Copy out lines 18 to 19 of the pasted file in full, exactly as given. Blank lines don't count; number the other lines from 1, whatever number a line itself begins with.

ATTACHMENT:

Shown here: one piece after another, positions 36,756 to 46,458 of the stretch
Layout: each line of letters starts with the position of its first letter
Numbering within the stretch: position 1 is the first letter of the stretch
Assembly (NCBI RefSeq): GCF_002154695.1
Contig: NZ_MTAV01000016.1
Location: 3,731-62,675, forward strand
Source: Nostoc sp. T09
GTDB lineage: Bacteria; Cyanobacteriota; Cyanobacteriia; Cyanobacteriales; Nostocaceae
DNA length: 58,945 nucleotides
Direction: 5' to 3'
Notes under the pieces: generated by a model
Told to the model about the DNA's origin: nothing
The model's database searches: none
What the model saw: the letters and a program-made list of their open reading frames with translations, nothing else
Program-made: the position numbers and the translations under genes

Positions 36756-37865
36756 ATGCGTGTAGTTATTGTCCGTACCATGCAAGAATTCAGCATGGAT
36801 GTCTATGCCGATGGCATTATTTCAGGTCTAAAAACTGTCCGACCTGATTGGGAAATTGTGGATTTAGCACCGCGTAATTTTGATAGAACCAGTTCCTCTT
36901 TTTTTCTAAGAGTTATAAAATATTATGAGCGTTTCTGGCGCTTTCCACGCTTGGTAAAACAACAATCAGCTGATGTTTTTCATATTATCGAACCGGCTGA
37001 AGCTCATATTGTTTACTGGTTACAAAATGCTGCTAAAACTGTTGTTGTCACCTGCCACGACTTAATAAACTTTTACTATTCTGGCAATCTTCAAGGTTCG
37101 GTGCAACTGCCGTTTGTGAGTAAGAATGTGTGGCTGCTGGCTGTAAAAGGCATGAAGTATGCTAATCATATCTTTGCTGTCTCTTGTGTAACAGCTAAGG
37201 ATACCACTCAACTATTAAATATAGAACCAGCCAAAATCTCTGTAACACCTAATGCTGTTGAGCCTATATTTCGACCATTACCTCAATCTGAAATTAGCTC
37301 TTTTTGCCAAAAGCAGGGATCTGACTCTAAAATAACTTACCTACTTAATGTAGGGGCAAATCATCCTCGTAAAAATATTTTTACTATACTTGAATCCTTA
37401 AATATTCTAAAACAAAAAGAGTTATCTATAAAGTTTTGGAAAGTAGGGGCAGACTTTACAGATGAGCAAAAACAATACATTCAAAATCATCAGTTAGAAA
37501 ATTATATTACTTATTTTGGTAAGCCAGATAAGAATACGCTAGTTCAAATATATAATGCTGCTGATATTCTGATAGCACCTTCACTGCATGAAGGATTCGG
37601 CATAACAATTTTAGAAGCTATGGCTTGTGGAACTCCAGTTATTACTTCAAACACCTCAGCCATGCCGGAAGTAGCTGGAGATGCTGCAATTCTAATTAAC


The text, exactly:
36801 GTCTATGCCGATGGCATTATTTCAGGTCTAAAAACTGTCCGACCTGATTGGGAAATTGTGGATTTAGCACCGCGTAATTTTGATAGAACCAGTTCCTCTT
36901 TTTTTCTAAGAGTTATAAAATATTATGAGCGTTTCTGGCGCTTTCCACGCTTGGTAAAACAACAATCAGCTGATGTTTTTCATATTATCGAACCGGCTGA